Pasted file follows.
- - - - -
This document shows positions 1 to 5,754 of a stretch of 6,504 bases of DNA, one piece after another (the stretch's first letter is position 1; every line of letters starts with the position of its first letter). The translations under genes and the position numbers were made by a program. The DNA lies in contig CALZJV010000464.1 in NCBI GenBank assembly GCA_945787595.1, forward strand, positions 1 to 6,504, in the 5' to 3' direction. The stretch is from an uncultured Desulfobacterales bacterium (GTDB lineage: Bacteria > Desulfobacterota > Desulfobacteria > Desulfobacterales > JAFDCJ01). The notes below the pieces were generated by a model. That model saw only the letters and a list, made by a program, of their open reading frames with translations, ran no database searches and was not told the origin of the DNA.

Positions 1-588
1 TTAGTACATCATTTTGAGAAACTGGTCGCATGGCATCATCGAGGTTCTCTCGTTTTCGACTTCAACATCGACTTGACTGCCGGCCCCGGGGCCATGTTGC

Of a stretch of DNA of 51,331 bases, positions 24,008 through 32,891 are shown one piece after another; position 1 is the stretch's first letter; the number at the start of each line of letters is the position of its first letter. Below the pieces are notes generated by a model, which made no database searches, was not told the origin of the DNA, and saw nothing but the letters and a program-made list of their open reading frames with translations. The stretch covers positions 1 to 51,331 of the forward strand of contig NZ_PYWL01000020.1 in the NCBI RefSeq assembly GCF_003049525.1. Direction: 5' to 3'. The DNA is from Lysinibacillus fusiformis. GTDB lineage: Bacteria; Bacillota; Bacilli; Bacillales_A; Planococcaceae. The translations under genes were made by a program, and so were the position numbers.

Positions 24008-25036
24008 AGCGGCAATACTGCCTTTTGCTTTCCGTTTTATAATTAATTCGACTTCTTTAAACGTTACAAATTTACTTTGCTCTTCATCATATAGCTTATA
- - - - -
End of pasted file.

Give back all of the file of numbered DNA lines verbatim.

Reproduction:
This document shows positions 1 to 5,754 of a stretch of 6,504 bases of DNA, one piece after another (the stretch's first letter is position 1; every line of letters starts with the position of its first letter). The translations under genes and the position numbers were made by a program. The DNA lies in contig CALZJV010000464.1 in NCBI GenBank assembly GCA_945787595.1, forward strand, positions 1 to 6,504, in the 5' to 3' direction. The stretch is from an uncultured Desulfobacterales bacterium (GTDB lineage: Bacteria > Desulfobacterota > Desulfobacteria > Desulfobacterales > JAFDCJ01). The notes below the pieces were generated by a model. That model saw only the letters and a list, made by a program, of their open reading frames with translations, ran no database searches and was not told the origin of the DNA.

Positions 1-588
1 TTAGTACATCATTTTGAGAAACTGGTCGCATGGCATCATCGAGGTTCTCTCGTTTTCGACTTCAACATCGACTTGACTGCCGGCCCCGGGGCCATGTTGC

Of a stretch of DNA of 51,331 bases, positions 24,008 through 32,891 are shown one piece after another; position 1 is the stretch's first letter; the number at the start of each line of letters is the position of its first letter. Below the pieces are notes generated by a model, which made no database searches, was not told the origin of the DNA, and saw nothing but the letters and a program-made list of their open reading frames with translations. The stretch covers positions 1 to 51,331 of the forward strand of contig NZ_PYWL01000020.1 in the NCBI RefSeq assembly GCF_003049525.1. Direction: 5' to 3'. The DNA is from Lysinibacillus fusiformis. GTDB lineage: Bacteria; Bacillota; Bacilli; Bacillales_A; Planococcaceae. The translations under genes were made by a program, and so were the position numbers.

Positions 24008-25036
24008 AGCGGCAATACTGCCTTTTGCTTTCCGTTTTATAATTAATTCGACTTCTTTAAACGTTACAAATTTACTTTGCTCTTCATCATATAGCTTATA